Ecuador articula los esfuerzos nacionales para la reducción de la deforestación y degradación de los bosques a través del Plan de Acción REDD+. Comprender cómo los flujos de financiación privados impactan positiva o negativamente en los bosques es una oportunidad para incrementar las inversiones alineadas con REDD+.
https://euredd.efi.int/wp-content/uploads/2022/07/Cocoa-plantation-in-Ecuador.jpg6281200EU REDD Facilityhttps://euredd.efi.int/wp-content/uploads/2022/06/EU-REDD-Facility-logo-tagline.svgEU REDD Facility2022-07-14 16:05:062022-07-18 10:46:35Evaluar la alineación de las inversiones privadas con los objetivos climáticos y REDD+
Ecuador is coordinating national efforts to reduce deforestation and forest degradation through its REDD+ Action Plan. Understanding how different private finance flows positively or negatively impact forests is an opportunity for national and international actors to increase investment aligned with REDD+.
As 2021 draws to a close, I’d like to take this opportunity to share some highlights from this year’s work by the EU REDD Facility.
This year we celebrated the 10th anniversary of our founding, taking the opportunity to reflect on the lessons we learned over the last decade. We’re working to ensure these insights help to shape and accelerate action for protecting and restoring the world’s forests.
Taking stock of progress towards addressing deforestation
The Glasgow Leaders’ Declaration on Forest and Land Use, drafted as part of the UN Climate Change Conference of the Parties (COP26) process, is a significant achievement. The Declaration brings more than 130 countries to work collectively to halt and reverse deforestation by 2030.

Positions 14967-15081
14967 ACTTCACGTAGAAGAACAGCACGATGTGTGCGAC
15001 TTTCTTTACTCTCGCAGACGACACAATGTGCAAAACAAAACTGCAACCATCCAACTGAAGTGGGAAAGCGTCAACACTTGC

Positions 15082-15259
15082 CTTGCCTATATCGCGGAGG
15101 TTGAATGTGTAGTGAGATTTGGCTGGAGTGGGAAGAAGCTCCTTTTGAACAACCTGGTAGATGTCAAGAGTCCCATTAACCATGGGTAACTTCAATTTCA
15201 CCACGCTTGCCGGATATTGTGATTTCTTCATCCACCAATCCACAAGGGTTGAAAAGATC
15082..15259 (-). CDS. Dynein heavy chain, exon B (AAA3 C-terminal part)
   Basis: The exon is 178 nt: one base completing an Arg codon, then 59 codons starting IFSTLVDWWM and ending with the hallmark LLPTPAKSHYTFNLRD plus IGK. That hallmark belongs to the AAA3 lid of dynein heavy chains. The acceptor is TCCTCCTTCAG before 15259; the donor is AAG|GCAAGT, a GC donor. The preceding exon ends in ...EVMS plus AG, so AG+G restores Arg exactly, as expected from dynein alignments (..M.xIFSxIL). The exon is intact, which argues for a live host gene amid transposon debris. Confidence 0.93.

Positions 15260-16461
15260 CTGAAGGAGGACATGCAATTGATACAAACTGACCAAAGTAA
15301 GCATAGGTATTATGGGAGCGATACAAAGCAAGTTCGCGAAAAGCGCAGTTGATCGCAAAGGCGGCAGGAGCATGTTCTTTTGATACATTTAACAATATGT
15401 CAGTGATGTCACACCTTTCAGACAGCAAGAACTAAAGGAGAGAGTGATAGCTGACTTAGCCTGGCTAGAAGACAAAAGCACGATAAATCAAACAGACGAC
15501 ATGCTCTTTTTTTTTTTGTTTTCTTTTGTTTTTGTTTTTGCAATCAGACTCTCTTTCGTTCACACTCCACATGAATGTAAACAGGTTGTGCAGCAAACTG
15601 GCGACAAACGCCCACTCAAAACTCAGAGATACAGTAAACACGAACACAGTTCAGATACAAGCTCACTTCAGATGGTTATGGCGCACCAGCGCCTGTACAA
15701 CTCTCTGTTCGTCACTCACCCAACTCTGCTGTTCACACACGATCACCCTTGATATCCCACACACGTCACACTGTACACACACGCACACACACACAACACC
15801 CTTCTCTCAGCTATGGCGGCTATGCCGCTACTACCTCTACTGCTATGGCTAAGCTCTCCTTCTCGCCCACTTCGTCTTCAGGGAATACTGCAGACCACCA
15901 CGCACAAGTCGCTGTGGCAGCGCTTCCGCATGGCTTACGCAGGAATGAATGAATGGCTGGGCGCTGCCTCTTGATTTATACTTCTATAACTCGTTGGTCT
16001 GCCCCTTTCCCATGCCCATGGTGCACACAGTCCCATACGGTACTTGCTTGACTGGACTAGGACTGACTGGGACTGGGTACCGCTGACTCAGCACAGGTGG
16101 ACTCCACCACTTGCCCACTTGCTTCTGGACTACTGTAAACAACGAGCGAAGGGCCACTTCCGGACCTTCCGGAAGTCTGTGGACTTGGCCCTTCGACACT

We’re collaborating with partner countries in Africa, Asia and Latin America to understand the governance challenges driving deforestation, track private finance for tropical forests, and develop pragmatic approaches that monitor and deliver change for forest and land-use sector governance.
Land-use planning processes get easier with an updated website and training
This year we gave our flagship Land-use Planner a major overhaul. Partners in Africa, Asia and Latin America used the tool to help develop land-use scenarios, compare social, economic and environmental impacts, and weigh policy decisions. The tool is now available in 6 languages and more than 100 participants have been trained throughout the year, now taking the tool forward in their own programmes and land-use planning activities across the globe.
In 2022, we look forward to:
Consolidating the work on inclusive land-use planning at local level in Central and West Africa
Strengthening our tools with new modules and data, such as spatial applications for the Land-use Planner and private finance mapping guidelines for the Land-use Finance Tool, and developing a knowledge base on forest and land-use governance in our partner countries